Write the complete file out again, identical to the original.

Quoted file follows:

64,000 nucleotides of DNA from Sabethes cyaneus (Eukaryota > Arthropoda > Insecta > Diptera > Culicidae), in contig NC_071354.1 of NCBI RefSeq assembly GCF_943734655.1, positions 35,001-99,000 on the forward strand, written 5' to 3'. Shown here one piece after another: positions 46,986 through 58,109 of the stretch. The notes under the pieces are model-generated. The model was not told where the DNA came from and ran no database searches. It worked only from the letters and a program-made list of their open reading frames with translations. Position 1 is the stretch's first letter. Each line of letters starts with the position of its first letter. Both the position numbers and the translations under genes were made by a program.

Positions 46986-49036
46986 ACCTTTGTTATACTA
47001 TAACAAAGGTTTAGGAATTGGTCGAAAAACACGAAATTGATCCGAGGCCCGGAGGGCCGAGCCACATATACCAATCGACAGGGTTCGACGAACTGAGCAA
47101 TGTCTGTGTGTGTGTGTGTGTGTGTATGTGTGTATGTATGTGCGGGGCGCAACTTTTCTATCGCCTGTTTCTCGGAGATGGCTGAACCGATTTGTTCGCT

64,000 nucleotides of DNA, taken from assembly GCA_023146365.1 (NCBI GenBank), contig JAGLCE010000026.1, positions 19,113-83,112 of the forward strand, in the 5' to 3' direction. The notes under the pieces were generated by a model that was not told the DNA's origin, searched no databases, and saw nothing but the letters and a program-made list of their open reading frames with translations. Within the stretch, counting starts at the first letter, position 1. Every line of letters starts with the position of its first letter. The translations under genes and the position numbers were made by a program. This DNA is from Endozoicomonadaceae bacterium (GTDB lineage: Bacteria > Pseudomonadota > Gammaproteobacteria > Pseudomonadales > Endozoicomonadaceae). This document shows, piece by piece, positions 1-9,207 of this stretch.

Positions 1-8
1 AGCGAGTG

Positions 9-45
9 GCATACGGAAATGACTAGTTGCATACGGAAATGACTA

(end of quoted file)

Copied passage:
64,000 nucleotides of DNA from Sabethes cyaneus (Eukaryota > Arthropoda > Insecta > Diptera > Culicidae), in contig NC_071354.1 of NCBI RefSeq assembly GCF_943734655.1, positions 35,001-99,000 on the forward strand, written 5' to 3'. Shown here one piece after another: positions 46,986 through 58,109 of the stretch. The notes under the pieces are model-generated. The model was not told where the DNA came from and ran no database searches. It worked only from the letters and a program-made list of their open reading frames with translations. Position 1 is the stretch's first letter. Each line of letters starts with the position of its first letter. Both the position numbers and the translations under genes were made by a program.

Positions 46986-49036
46986 ACCTTTGTTATACTA
47001 TAACAAAGGTTTAGGAATTGGTCGAAAAACACGAAATTGATCCGAGGCCCGGAGGGCCGAGCCACATATACCAATCGACAGGGTTCGACGAACTGAGCAA
47101 TGTCTGTGTGTGTGTGTGTGTGTGTATGTGTGTATGTATGTGCGGGGCGCAACTTTTCTATCGCCTGTTTCTCGGAGATGGCTGAACCGATTTGTTCGCT

64,000 nucleotides of DNA, taken from assembly GCA_023146365.1 (NCBI GenBank), contig JAGLCE010000026.1, positions 19,113-83,112 of the forward strand, in the 5' to 3' direction. The notes under the pieces were generated by a model that was not told the DNA's origin, searched no databases, and saw nothing but the letters and a program-made list of their open reading frames with translations. Within the stretch, counting starts at the first letter, position 1. Every line of letters starts with the position of its first letter. The translations under genes and the position numbers were made by a program. This DNA is from Endozoicomonadaceae bacterium (GTDB lineage: Bacteria > Pseudomonadota > Gammaproteobacteria > Pseudomonadales > Endozoicomonadaceae). This document shows, piece by piece, positions 1-9,207 of this stretch.

Positions 1-8
1 AGCGAGTG

Positions 9-45
9 GCATACGGAAATGACTAGTTGCATACGGAAATGACTA